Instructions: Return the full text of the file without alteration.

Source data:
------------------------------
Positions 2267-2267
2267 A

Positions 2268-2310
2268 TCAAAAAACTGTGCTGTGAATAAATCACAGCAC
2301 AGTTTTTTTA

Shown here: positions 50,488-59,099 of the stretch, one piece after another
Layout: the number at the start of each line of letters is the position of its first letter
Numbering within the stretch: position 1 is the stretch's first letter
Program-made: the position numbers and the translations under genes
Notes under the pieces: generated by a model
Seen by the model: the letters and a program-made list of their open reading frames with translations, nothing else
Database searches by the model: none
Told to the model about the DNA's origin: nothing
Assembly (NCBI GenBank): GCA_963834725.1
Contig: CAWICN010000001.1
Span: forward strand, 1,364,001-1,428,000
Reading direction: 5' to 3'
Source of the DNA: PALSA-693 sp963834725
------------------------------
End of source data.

Positions 2267-2267
2267 A

Positions 2268-2310
2268 TCAAAAAACTGTGCTGTGAATAAATCACAGCAC
2301 AGTTTTTTTA

Shown here: positions 50,488-59,099 of the stretch, one piece after another
Layout: the number at the start of each line of letters is the position of its first letter
Numbering within the stretch: position 1 is the stretch's first letter
Program-made: the position numbers and the translations under genes
Notes under the pieces: generated by a model
Seen by the model: the letters and a program-made list of their open reading frames with translations, nothing else
Database searches by the model: none
Told to the model about the DNA's origin: nothing
Assembly (NCBI GenBank): GCA_963834725.1
Contig: CAWICN010000001.1
Span: forward strand, 1,364,001-1,428,000
Reading direction: 5' to 3'
Source of the DNA: PALSA-693 sp963834725